I’ve been thinking about the question of quantity (not quantity vs. quality, just quantity alone) in translated literature for a couple of years: is it a good in itself? It’s not a purely theoretical question, because there are a couple of houses and organizations that operate on this principle, more than on publishing a small choice selection of translations. So it can be observed working or not working.  Dalkey Archive is one, with their gangly National Literature Series pumping out large numbers of books year after year from specific languages and countries, as long as the host countries provide the funding. Or Words Without Borders whose monthly issues regularly include 10-20 pieces in translation (full disclosure: I’m on the Young Publishers Committee for WWB). Even New Books In German, the rights guide put out by the German Book Office, the Frankfurt Book Fair, Goethe-Institut, and various Federal Ministries, takes the maximalist approach to providing information about or examples of works in translation: twice a year, a 40-page catalogue full of information not only about new books, but also about the lists different publishers, prizes, festivals, reviewers. In other words, a compact education in German contemporary literature and publishing.

I think that these outlets are “good for translated literature,” because they have more than immediate effects: they widen the pool (of knowledge, styles, translators) significantly. So, for instance, WWB’s monthly issues mean that there’s a regular demand for translators, and a regular chance for them to do and exhibit their work. This is far healthier for literary culture, I would argue, than a situation where a limited number of translators are given all the projects from a particular language, and those projects come out once every few years or so (the “Pevear-Volokhonsky problem,” you might call it, though other translators dominated other languages in the past in similar ways).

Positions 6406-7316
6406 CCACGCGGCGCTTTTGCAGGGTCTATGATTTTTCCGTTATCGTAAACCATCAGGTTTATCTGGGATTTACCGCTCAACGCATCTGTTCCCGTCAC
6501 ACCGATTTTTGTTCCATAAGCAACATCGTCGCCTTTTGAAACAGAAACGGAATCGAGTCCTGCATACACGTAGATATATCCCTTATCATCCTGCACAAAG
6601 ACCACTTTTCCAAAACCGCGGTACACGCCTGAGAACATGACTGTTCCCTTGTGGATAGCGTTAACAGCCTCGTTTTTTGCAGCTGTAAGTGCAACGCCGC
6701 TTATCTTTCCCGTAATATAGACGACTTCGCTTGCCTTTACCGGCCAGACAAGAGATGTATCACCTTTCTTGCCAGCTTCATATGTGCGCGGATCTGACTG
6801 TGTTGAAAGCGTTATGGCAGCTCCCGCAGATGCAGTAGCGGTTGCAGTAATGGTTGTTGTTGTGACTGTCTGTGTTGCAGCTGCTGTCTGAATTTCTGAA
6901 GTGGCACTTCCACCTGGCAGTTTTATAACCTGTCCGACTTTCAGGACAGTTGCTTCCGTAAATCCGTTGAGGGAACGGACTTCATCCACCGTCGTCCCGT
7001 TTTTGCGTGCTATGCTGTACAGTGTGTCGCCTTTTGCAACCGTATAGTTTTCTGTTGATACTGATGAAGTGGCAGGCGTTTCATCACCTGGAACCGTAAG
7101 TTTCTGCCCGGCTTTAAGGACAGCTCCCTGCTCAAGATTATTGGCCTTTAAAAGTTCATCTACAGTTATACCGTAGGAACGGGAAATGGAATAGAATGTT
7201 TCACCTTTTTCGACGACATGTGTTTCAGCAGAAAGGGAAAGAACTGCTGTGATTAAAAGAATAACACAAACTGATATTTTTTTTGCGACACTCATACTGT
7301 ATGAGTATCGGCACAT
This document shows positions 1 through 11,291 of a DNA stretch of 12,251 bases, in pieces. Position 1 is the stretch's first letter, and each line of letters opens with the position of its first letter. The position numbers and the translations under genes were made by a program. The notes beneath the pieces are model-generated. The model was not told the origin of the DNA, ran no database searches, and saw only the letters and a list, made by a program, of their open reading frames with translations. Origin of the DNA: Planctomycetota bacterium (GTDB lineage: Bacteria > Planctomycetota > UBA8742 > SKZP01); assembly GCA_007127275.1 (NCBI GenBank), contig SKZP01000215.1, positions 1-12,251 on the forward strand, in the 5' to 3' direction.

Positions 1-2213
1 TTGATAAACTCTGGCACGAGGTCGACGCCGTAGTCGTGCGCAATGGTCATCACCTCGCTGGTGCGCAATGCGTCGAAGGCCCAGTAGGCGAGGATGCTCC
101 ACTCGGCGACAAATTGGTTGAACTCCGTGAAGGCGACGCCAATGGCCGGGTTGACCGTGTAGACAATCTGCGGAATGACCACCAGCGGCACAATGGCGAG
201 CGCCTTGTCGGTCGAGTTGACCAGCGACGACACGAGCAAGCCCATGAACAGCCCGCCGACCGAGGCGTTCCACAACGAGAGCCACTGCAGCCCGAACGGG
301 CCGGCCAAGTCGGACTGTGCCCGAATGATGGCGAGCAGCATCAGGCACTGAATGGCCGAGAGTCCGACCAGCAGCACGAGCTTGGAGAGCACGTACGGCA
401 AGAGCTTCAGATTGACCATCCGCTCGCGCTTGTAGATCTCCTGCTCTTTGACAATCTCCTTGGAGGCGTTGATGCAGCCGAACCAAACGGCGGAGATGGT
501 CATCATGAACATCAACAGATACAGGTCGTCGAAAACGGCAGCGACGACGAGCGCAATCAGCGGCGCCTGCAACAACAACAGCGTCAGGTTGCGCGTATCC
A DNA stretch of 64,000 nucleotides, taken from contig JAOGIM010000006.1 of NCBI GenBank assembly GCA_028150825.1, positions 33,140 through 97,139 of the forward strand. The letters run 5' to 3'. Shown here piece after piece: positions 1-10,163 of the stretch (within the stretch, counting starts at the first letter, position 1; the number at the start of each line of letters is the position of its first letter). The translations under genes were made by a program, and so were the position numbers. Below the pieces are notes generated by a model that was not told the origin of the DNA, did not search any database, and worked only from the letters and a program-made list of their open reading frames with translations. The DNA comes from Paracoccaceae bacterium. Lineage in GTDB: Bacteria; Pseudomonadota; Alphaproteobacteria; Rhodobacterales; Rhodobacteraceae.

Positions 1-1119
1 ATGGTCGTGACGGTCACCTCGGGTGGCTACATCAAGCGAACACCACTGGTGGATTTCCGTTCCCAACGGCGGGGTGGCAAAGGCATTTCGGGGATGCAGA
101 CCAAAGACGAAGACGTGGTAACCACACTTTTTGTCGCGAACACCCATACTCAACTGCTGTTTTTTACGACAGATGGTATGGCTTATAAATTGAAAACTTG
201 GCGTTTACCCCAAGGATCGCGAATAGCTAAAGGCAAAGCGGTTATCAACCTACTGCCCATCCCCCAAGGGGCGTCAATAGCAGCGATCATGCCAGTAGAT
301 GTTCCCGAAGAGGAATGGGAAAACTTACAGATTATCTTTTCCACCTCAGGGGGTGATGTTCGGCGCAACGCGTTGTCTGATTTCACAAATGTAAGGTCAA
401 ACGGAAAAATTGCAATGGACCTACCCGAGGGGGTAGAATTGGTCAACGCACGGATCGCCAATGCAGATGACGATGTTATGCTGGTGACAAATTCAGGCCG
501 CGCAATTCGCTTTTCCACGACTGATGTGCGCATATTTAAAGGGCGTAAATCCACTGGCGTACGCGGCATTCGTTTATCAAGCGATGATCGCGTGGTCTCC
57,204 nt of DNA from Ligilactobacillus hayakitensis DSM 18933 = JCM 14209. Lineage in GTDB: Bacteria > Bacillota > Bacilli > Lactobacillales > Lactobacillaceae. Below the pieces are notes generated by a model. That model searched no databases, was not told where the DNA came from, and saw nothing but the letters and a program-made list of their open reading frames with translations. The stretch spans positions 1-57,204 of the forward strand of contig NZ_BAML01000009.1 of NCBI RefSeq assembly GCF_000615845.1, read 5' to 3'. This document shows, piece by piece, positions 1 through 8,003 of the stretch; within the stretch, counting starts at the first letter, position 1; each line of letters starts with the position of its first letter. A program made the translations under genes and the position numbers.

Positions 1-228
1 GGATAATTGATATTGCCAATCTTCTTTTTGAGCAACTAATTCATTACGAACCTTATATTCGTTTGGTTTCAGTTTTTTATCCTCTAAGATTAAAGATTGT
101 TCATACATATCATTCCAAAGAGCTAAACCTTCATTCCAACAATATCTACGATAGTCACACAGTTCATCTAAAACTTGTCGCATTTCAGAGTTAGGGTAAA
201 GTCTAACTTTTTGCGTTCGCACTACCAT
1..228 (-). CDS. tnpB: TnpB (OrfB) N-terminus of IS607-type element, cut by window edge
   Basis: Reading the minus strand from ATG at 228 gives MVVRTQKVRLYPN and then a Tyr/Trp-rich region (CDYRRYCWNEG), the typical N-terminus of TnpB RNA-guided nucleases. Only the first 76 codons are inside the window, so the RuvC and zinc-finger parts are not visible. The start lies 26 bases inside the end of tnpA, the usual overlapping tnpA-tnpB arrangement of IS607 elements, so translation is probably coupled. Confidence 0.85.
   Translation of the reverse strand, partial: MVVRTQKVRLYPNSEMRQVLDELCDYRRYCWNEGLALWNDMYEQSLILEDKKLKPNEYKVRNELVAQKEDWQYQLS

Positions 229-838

But there are trade-offs: Dalkey’s dependency on foreign governments to subsidize their series, which affects what and what doesn’t get translated. The fact that the translators who translate for WWB probably can’t make a living on those pieces. The difficulty in properly publicizing large lists and diffuse issues: how do you get readers to pay attention, how do you get more and different readers? How do you make the outlay worth it immediately (which could also be rephrased in many of these cases as “how do you make a living/keep the business going”)? So while I veer towards the “more more more” position, and therefore Evans’ call to arms, each individual and organization pursuing this approach is doing it on certain terms, which are worth being aware of.

There is one other issue here that hasn’t been raised, and that is that Qualey’s response may indicate something important about translated literature, something that’s often glided over: different languages and literary cultures exist in different relationships to English-language publishing, reviewing, and bookselling. If, for instance, I was publishing a French book in translation, though this would still pose numerous challenges when it came to getting it reviewed and in front of readers, there would be a basic familiarity and context that would make the whole process easier. I wouldn’t expect to have to explain the history of French literature to reviewers. I wouldn’t have to start from virtually from zero.

But this is the situation that Arabic literature faces in English-language markets. Of five recent Arabic novels in translation that Qualey mentions in her post, only one got any kind of English-language media attention: Hassan Blasim’s collection of short stories, The Corpse Exhibition (and even then, David Kipen’s NYT review is astonishingly patronizing – I don’t know if any review that ends by saying that if the author wrote the stories in the order they appeared in the book, then he could be said to be developing as a writer and might eventually go “who knows who far” can really count as a win).

This is an acute critical drought, and the kind of seeding of the conversation Qualey proposes seems absolutely necessary here. It’s not accurate, in short, to assume that all books in translation have it equally hard: some have it much harder than others, at every stage of the game. The idea that a Great Translated Book will just emerge and find its readers, no matter what, has rarely been borne out by literary history, and it has a nasty flipside: if a Great Translated Book hasn’t emerged from your language or country yet, the suspicion grows in the metropole that maybe there’s nothing there worth reading in the first place. And this becomes an excuse for further inattention. As mild, as inappropriately literary-fray-like, as this conclusion will sound, different literatures may, in the end, just be in need of different types of advocacy.



Sal Robinson is an editor at Melville House. She's also the co-founder of the Bridge Series, a reading series focused on translation.